The parties referred to this provision as the ‘Initial Event Sentence’. The Initial Event Sentence formed part of the Addendum which dealt with claims handling limits. The dispute concerned whether the reinsurance extended to claims by police officers which arose in part out of events occurring before 1 July 2015.


Two issues arose for determination:

  • The principal question was whether (as contended by RGA) the Initial Event Sentence qualified RGA’s obligation to provide cover under the reinsurance, rather than merely qualifying the claims handling limits within which RGA was obliged to follow MetLife’s settlement decisions.
  • If RGA were correct and the Initial Event Sentence qualified the reinsurance coverage, then a subsidiary question arose as to whether (as contended by RGA) “the initial event leading to or contributing to that claim” was a reference to the initial event leading to the death or incapacity of the police officer, or was instead the event leading to the claim being made under the MetLife policy (death or a qualifying period of total and permanent disablement.)

At first instance, the judgment on both issues was in favour of RGA.

The NSW Court of Appeal dismissed MetLife’s appeal as follows:

On the principal question, MetLife argued that that the meaning and operation of the Initial Event Sequence related to claims handling, rather than it being an exclusion. In the alternative, MetLife also argued, relying on the English cases of Vesta v Butcher, Groupama v Catatumbo and Wasa v Lexington, that the Initial Event Sentence was insufficiently clear to displace the back-to-back presumption which was to be applied when construing facultative proportional reinsurance contracts.

The court did not accept MetLife’s arguments that a narrow meaning should be given to the words “consideration under the reinsurance arrangement” in the Initial Event Sentence and stated that MetLife’s arguments would be considerably stronger if this sentence had used words with a narrower connotation than “reinsurance arrangement”.

In respect of MetLife’s argument that the presumption of back to back cover had not been rebutted, the court noted that a large part of the Addendum was directed to replicating provisions from the Blue Ribbon policy, supporting an inference that the parties intended to create a free-standing document.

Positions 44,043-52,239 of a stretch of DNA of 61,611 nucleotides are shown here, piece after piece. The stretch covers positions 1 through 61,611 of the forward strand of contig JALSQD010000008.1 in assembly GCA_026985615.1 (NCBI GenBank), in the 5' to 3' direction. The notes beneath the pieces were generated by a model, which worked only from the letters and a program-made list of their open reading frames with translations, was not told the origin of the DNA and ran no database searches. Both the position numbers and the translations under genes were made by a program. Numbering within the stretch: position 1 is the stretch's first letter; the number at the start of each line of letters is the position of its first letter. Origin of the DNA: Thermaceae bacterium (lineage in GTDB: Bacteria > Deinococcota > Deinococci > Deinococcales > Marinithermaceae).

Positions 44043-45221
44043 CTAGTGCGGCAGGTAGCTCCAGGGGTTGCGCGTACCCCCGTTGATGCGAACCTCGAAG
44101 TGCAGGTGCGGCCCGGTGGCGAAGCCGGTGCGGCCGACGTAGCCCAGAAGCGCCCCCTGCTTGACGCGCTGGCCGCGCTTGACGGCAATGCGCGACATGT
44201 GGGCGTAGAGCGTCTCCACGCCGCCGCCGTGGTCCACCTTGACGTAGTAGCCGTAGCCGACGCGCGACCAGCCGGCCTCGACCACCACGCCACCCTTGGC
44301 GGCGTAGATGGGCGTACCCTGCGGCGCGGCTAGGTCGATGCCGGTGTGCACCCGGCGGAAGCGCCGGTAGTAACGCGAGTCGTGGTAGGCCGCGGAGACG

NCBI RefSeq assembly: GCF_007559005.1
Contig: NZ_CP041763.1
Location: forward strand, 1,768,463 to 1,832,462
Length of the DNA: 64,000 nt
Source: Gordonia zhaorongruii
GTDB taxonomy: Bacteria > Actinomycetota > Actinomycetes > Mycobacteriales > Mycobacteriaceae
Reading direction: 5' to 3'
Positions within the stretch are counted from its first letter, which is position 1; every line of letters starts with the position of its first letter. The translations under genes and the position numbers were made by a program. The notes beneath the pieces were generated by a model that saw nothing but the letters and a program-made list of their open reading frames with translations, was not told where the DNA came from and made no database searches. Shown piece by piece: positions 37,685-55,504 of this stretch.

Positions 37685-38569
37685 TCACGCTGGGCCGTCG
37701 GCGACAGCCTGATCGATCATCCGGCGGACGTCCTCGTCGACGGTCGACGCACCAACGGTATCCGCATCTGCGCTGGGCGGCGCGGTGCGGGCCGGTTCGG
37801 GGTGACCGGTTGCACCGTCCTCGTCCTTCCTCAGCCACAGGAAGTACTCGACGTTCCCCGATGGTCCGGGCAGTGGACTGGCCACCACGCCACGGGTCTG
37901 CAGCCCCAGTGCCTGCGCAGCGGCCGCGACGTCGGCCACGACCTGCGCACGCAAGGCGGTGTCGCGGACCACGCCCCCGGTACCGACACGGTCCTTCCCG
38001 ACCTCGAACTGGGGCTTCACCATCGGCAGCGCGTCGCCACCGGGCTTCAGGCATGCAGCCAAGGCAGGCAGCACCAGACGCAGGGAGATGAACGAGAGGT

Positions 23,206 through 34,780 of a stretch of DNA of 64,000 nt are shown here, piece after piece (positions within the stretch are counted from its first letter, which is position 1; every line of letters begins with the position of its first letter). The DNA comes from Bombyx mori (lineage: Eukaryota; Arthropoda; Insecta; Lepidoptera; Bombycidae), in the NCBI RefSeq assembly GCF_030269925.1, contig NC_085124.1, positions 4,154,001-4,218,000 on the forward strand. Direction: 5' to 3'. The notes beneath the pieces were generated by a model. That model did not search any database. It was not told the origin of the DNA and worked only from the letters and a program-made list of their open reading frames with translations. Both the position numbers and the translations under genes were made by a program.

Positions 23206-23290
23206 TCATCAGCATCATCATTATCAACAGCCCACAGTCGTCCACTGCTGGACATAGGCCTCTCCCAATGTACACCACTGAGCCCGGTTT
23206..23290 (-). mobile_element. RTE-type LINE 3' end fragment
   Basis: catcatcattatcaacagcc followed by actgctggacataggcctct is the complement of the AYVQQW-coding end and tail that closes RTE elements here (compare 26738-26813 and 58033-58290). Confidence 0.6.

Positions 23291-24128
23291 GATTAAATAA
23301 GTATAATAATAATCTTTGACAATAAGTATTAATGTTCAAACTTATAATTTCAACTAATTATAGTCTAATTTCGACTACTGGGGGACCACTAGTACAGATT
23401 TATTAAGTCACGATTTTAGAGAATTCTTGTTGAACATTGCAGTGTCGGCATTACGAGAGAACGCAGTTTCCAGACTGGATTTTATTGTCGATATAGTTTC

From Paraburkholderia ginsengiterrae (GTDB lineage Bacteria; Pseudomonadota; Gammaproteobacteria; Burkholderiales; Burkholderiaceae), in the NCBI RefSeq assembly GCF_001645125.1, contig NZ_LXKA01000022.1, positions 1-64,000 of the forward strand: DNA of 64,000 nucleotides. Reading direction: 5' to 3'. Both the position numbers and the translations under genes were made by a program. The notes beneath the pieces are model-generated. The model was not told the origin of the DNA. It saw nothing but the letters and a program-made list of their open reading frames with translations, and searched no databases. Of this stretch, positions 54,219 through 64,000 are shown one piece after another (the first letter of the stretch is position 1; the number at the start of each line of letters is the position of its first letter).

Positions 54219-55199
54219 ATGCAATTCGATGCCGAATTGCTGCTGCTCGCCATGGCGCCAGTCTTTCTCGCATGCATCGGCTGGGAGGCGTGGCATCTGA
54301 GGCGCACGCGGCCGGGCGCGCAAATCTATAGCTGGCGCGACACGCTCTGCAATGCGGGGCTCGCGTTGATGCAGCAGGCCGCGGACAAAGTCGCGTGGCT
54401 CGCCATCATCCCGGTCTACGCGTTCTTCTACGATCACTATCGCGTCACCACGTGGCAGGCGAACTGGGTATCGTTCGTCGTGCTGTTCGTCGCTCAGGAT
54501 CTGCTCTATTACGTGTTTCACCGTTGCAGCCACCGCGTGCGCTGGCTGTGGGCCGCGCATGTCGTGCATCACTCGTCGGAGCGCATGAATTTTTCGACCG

The Court of Appeal held that the Addendum was not a “slender” or “short form” document like a traditional reinsurance slip, which especially calls for the presumption in order to fix its legal meaning. Rather, the parties had sought in the Addendum to restate the terms of the reinsurance contract, both where it diverged from the underlying insurance, and where it replicated the underlying insurance so that no recourse to the underlying policy was needed. Accordingly, the back-to-back presumption had no significance in the construction of the Addendum.

On the subsidiary question, MetLife argued that the words “leading to or contributing to that claim” directed attention to the event leading to the claim being made under the MetLife policy (for example, the death or total and permanent disablement of the police officer, rather the underlying events leading to these conditions, which may have occurred much earlier).

The Court of Appeal disagreed and upheld the trial judge’s finding that the words “or contributing to” naturally encompassed a cause which, although it may not be the immediate or proximate cause of the claim, nonetheless contributed, in some way that was not de minimis, to the occurrence of the condition that led to the making of the claim.

This ruling throws interesting new light on the application of the back to back presumption, and again highlights the need for thoughtful contract drafting.


  1. [2017] NSWCA 56

England and Wales: Plevin v Paragon Personal Finance Ltd: Effects of LASPO 2013 on pre-existing CFAs and ATE insurance

In this significant ruling, the Supreme Court has addressed the effect of the transitional provisions of the Legal Aid, Sentencing and Punishment of Offender Act 2012 (LASPO). The court’s decision highlighted the need to preserve vested rights and expectations in spite of the arrangements that were abrogated by LASPO regarding Conditional Fee Agreements (CFA) and After the Event (ATE) Insurance.